Stage 1: Unfreezing

Lewin’s first step is unfreezing also can be called the comfort stage. When employees are feeling comfortable in their work situation, they become frozen, resistant to change. To unfreeze employee’s motivation has to take place. In this stage as leaders, we have to prepare ourselves to move on, therefore, we can help set up success for employees in the organization. In addition to preparing teams for change trust and recognition must be first be met to move forward for the need of change (Gizzellis, 2007).

Stage 2: Transition

Lewin’s second stage is the transition stage. In the transition, staff there will be some resistance from a few employees. However, once they see the benefits of change refusal to go along will be a thing of the past. Employees will take possession of the circumstances and get-up-and-go for themselves and the organization. Remember, in the transition stage staff is looking for a new way of doing things. Therefore, they will start performing better, which leads to motivation.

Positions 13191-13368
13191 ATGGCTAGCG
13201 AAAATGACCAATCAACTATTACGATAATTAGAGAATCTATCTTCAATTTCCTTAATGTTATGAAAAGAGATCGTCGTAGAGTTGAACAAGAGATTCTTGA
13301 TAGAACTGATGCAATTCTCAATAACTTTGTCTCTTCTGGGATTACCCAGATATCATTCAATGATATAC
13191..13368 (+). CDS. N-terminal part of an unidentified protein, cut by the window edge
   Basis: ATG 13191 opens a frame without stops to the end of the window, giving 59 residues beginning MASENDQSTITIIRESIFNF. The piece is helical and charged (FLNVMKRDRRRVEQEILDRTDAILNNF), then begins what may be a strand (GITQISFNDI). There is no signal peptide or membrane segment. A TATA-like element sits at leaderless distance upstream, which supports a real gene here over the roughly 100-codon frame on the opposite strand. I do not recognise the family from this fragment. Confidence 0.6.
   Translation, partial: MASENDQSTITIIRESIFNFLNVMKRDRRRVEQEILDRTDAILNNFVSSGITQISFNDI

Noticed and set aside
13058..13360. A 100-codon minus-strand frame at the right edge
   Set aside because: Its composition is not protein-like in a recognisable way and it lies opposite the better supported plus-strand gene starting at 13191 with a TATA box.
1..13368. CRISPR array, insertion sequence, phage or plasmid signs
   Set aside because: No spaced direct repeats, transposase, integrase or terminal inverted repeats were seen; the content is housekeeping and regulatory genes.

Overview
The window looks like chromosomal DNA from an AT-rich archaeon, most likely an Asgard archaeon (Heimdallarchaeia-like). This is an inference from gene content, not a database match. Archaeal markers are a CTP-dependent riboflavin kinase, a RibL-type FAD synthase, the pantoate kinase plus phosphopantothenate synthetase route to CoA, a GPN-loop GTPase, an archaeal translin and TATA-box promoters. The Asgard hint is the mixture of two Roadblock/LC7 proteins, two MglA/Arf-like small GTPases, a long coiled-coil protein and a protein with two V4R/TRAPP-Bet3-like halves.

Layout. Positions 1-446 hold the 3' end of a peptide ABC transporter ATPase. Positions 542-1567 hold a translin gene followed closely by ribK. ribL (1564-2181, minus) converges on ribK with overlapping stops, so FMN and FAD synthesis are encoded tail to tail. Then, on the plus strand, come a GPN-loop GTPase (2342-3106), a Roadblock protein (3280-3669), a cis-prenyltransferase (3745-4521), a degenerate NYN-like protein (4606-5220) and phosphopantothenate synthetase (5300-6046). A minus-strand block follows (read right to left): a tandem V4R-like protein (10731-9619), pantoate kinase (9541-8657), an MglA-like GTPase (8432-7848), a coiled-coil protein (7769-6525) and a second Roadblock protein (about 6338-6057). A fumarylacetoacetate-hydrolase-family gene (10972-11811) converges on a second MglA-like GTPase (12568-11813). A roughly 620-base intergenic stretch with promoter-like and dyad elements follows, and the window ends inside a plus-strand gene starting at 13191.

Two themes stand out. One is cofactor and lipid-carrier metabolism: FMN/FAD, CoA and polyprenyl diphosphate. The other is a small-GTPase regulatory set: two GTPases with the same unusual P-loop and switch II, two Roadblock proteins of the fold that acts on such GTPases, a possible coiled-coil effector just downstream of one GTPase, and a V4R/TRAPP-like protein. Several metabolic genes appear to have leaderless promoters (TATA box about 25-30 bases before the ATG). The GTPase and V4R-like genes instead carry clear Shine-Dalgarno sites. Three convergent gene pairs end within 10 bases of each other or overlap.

Stage 3: Freeze


Finally, the third stage is the freeze. Once the team is motivated and moving in the right direction, it is vital for the company to lock in the success only for a short period. However, locking the process of successful change does not involve a slowdown. The development of change management has to continue to be maintained. Furthermore, this freeze period is a good time to celebrate success, review performance and reward on merit (Kaminski, 2001).

Both Kotter and Lewin’s models are rational and goal orientated. Even so, there may be feelings and negative responses from employees. On the other hand, there will be enthusiasm and feelings of ownership with other employees. Therefore, leaders of an organization must have a clear vision of what it takes to lead an organization to success. Which model will you use in your organization?



Gizzells, J., (2007), Behavior Change Theories & Models, Retrieved from
Kaminski, J., (2001), Theory applied to informatics – Lewin’s Change Theory, Retrieved from, www.
Kotter International, (2012), The eight-step process for leading change, Retrieved from,
Smith, M., ( 2001), Kurt Lewin groups experiential learning & action: Research the encyclopedia of informal education, Retrieved from,

Posted by Carmel Speruggia in Management, 0 comments